Medical Missionary Work – Non-medical Work and Concluding Thoughts

22 Feb

Christian mission hospitals should be God’s institutions of healing in a world of suffering. They have the potential to ‘close the gap’ in access to healthcare and provide high quality accessible services in the most remote and needy parts of the world to those who need them the most – the poor and marginalized.

In 1993, my wife Ann and me moved to a remote part of Assam in northeast India. We were led by verses in the Bible (Jeremiah 29:11-13 for me and Isaiah 6:8 for Ann) to what God wanted us to do with our lives. Over the following 27 years, God took us by our hands and provided us with all the encouragement, strength and wisdom required to transform a closed-down hospital to a thriving institution bringing healing and transformation to many surrounding communities. (1) We were not alone, God brought many committed staff to join us over the years to make this possible.

I was privileged to be invited to speak at six sessions on “Medical Missions” at the (virtual) South Asian regional conference of the International Christian Medical and Dental Association in November 2020. I am not an expert on medical missions but spoke from our experience in walking with God and witnessing a great transformation take place in our hospital.

Besides running hospitals, our societies and trusts often run schools and colleges as well as nursing and paramedical training programs or have the right to start schools and colleges, this is a good option to consider as there are many benefits. Our founding documents may allow us to carry out many other activities as well.

We can run community health and development programs that benefit local communities either on our own or in partnership with other agencies. A lot of information can also be gained by community observations and this can be used to make our services more accessible to our target communities.

Telling others about the impact of God’s presence in our lives is important, especially when it is this spirit that has motivated us to our lives of service. Our motivation to talk about our personal experience as Christians is due to the peace, contentment and purpose in life that it has brought us and the desire to share this with others. We must however be aware of the changing rules of our nations and know that it is not by spending our material resources into this effort that we are able to talk about the life-changing experience of accepting Christ into our lives but by people experiencing a personal touch from Him. If we can simply live lives trusting and obeying God, opportunities for people to experience such a touch will come simply because God’s spirit lives in us and He will communicate His love for people through our lives.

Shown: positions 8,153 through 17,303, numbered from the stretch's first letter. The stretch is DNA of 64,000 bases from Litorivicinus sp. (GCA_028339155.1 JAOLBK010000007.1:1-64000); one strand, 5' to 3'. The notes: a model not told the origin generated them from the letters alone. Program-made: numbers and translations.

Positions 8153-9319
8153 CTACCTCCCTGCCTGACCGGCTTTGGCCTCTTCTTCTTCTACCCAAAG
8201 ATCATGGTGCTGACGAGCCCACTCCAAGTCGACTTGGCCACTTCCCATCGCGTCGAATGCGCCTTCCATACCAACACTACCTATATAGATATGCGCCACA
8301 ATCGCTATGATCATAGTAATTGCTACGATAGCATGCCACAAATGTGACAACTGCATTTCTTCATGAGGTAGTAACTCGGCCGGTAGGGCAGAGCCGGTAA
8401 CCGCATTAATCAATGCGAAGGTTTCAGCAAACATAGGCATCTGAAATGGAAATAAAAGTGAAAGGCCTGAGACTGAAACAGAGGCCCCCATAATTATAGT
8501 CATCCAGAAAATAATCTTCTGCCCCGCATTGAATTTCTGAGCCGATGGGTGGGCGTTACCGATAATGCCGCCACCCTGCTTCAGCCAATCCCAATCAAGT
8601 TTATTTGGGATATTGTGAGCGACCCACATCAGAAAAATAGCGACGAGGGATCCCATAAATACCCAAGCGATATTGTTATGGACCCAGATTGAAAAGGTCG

Some hospitals have significant land and other assets which can be developed, not only for the institution itself but for surrounding communities. Research work can also be done on biodiversity documentation and environmental work, especially when many of our hospitals are located in remote areas where little work has been done over the years. Each hospital will have its own local opportunities which it should exploit.

We should also explore training opportunities to disseminate our learnings, these could be informal or formal and in partnership with other like-minded agencies.

Our hospitals are also good sites for research that is relevant to the low-resource settings in which we function. It is certainly a challenge to engage in research activities when we are hard-pressed for time in our busy hospitals but when situations improve and opportunities come, we should take them. Our learnings should be published so that they can benefit others too.

We should count the costs of missionary work – health issues, concerns about our families – parents and children, fear and security related issues, financial concerns, worldly disgrace – these are temporary trivial inconveniences that we should be willing to face in exchange for things that money cannot buy – contentment in this world and riches in heaven.

Medical missionary life is full of uncertainty and constant challenges but God will be by our side, strengthening and encouraging us and giving us the wisdom needed to take the right decisions.

We should work together to formulate plans to help sick hospitals recover and new ones started in areas of need. I have mentioned the TIRS project which could bring to attention of funders and volunteers the good work being done in remote low-resource settings by our mission hospitals.(2,3)

I close with some concluding thoughts. I hope that this series of talks were useful to those who have listened and there are some learnings that could be applied to different situations. May God bless us all.

References:

  1. https://the-sparrowsnest.net/2020/09/30/a-journey-of-faith/
  2. https://transformationalimpact.org/report.pdf
  3. https://transformationalimpact.org/index.html

Please click on the link below to watch the concluding talk:

One Response to “Medical Missionary Work – Non-medical Work and Concluding Thoughts”

Trackbacks/Pingbacks

  1. Suggestions for Medical Missionary Work | The Sparrow's Nest - February 23, 2021

    […] Other work that can be done in mission hospitals and concluding thoughts: https://the-sparrowsnest.net/2021/02/22/medical-missionary-work-non-medical-work-and-concluding-thou… […]

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